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Disappointed By the “Super Moon?” Here’s Why: It Isn’t “Super”

Don't go around tonight. Well it's bound to take your life let you down. There's a bad disappointing moon on the rise.

Moon Cover

It’s Super Moon Weekend 2013! The Moon is at it’s closest point to the Earth all year, plus it’s a full! The Moon’s gigantic! Huge! Enormous! Except — it isn’t. For as much hype as “Super Moons” get they never fail to disappoint, and there’s good reason. They’re not actually that super. Don’t get me wrong. The Moon is amazing. It’s a giant rock in the sky that affects tides, turns people into wolves (allegedly), and we sent people to go walk on it (definitely). The Moon is great every day, but “Super Moons” are overhyped.

Very early this morning, the Moon hit “perigree” or it’s closest distance to the Earth in its orbit. That puts it at 221,824 miles from Earth. At it’s farthest — or “apogee” — it’s 252,581 miles away. That’s only a difference of 30,757 miles. According to NASA, this Super Moon will be up to 14% larger and 30% brighter than an ordinary full moon. The boost in brightness is kind of impressive if you have a clear night. I’m writing this around midnight and there are a few wimpy clouds drifting through the sky. It’s bright enough that it looks like dawn is about to break outside. The brightness is noticeable, but here’s what 14% larger looks like:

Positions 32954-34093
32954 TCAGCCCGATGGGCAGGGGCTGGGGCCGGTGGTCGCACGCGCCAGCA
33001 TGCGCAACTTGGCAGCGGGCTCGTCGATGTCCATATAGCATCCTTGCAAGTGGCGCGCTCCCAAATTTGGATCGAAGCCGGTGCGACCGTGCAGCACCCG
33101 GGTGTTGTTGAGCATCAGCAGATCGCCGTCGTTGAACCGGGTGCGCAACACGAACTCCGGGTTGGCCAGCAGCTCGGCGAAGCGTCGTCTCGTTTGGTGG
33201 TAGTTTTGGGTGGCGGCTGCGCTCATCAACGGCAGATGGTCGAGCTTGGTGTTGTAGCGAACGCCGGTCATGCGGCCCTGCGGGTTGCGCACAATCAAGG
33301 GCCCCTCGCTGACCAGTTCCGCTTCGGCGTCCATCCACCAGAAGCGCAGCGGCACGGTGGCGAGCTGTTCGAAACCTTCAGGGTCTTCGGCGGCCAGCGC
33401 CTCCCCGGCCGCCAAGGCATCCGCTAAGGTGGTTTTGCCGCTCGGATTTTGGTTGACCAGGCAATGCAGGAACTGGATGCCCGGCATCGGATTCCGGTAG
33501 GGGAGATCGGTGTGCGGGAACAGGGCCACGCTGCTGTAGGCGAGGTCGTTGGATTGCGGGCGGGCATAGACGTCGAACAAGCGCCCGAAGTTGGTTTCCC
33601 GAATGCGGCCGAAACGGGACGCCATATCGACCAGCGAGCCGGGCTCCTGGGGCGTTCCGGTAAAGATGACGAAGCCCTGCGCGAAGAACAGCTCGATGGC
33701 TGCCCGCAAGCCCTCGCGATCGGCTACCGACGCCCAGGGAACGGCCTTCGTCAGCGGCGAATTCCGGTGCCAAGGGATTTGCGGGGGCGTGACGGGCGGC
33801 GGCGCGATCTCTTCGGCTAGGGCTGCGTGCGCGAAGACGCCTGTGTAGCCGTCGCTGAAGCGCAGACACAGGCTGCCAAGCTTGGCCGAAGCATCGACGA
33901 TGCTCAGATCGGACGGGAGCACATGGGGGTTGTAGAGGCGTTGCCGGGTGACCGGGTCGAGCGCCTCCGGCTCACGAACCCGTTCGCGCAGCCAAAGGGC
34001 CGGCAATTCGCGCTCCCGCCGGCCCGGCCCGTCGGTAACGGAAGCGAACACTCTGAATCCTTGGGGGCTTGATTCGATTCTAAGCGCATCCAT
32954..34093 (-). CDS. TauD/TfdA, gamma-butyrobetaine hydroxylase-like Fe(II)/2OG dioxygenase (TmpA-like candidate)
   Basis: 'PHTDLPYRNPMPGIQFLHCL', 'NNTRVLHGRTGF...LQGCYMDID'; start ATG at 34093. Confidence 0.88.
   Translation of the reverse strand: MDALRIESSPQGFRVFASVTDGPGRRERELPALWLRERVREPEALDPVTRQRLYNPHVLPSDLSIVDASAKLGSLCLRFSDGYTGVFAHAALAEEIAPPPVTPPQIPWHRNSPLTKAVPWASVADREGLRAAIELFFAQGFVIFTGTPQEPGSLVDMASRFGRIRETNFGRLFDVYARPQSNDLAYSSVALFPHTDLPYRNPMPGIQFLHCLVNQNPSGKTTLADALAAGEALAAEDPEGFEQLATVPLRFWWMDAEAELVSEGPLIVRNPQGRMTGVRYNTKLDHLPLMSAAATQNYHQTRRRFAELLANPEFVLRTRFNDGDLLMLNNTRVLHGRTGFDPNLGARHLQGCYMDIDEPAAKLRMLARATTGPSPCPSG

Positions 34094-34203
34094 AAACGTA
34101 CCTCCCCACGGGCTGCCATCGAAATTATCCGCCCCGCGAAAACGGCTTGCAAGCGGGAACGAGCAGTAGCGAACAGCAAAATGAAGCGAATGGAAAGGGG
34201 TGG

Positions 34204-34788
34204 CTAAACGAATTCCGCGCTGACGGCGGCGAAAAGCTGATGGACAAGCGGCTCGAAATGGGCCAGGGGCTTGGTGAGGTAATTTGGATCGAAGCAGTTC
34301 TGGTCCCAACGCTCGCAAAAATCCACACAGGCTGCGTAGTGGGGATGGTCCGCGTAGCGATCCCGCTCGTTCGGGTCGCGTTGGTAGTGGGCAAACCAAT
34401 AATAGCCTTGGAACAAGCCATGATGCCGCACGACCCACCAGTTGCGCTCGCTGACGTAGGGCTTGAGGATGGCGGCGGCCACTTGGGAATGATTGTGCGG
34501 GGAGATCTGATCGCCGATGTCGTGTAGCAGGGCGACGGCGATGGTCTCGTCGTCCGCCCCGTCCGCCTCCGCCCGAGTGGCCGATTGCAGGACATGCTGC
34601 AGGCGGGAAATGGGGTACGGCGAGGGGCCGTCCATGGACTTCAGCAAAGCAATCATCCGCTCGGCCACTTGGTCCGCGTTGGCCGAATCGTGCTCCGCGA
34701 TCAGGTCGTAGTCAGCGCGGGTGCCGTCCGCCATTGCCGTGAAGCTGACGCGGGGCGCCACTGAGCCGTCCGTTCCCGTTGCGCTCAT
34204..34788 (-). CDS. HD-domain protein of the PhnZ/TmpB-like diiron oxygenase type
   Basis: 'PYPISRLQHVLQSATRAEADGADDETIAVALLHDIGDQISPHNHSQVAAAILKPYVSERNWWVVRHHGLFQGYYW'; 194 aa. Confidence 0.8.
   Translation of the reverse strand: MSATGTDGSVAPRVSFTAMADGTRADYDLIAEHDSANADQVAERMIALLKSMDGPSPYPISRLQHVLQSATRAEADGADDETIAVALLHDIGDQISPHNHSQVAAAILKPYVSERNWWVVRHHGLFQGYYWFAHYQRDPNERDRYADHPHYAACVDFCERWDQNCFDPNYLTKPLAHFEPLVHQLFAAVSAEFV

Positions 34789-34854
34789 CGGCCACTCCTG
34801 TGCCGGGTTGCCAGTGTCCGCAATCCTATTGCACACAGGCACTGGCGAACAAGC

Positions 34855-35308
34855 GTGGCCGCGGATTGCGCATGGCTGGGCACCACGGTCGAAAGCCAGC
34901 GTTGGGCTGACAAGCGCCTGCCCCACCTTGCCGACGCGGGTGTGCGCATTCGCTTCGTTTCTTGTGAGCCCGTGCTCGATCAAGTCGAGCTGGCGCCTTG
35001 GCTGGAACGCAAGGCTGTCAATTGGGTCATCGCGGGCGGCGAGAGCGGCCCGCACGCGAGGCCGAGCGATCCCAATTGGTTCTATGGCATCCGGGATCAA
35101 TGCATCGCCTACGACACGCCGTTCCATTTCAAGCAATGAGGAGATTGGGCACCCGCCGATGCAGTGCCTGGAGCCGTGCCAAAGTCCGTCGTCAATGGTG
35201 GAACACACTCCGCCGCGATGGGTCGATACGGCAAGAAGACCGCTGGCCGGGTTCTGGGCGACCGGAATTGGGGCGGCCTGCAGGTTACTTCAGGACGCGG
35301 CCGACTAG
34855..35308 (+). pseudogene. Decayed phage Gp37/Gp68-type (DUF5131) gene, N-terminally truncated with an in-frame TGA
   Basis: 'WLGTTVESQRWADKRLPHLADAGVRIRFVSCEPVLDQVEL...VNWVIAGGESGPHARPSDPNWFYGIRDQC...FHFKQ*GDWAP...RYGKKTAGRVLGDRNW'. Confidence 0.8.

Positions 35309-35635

The Moon

Blown up, you can see there’s a pretty significant difference. That’s why astronomers recommend catching the Super Moon as it rises or sets, because with the horizon in view it’s easier to notice the difference. If you try to observe the Super Moon when it’s already high in the night sky, however:

Moon Compared

,,,the difference becomes somewhat less awe inspiring.

For the above picture I simply enlarged the same photo of the Moon by 14% and put them on the same backdrop. Neil deGrasse Tyson went one further and compared the Super Moon with last month’s full moon:

 

So yes, the Super Moon is real. There’s a noticeable change in apparent size and brightness, but I just think “Super Moon” is too grandiose a term. Would Superman be that impressive if he was just 14% bigger and 30% stronger than any other person? At best we would call him Above Average Man, but it doesn’t have the same ring to it.

One key fact to remember is that during a Super Moon you need to be extra careful because werewolves are somewhere between 14% and 30% stronger than during typical full moons, depending on whether they get their strength from proximity to the Moon or its reflected light.

Stay safe out there, everybody. You’ll get another chance to see the Super Moon in full effect tonight.

(via NASA, image via NASA/Goddard)

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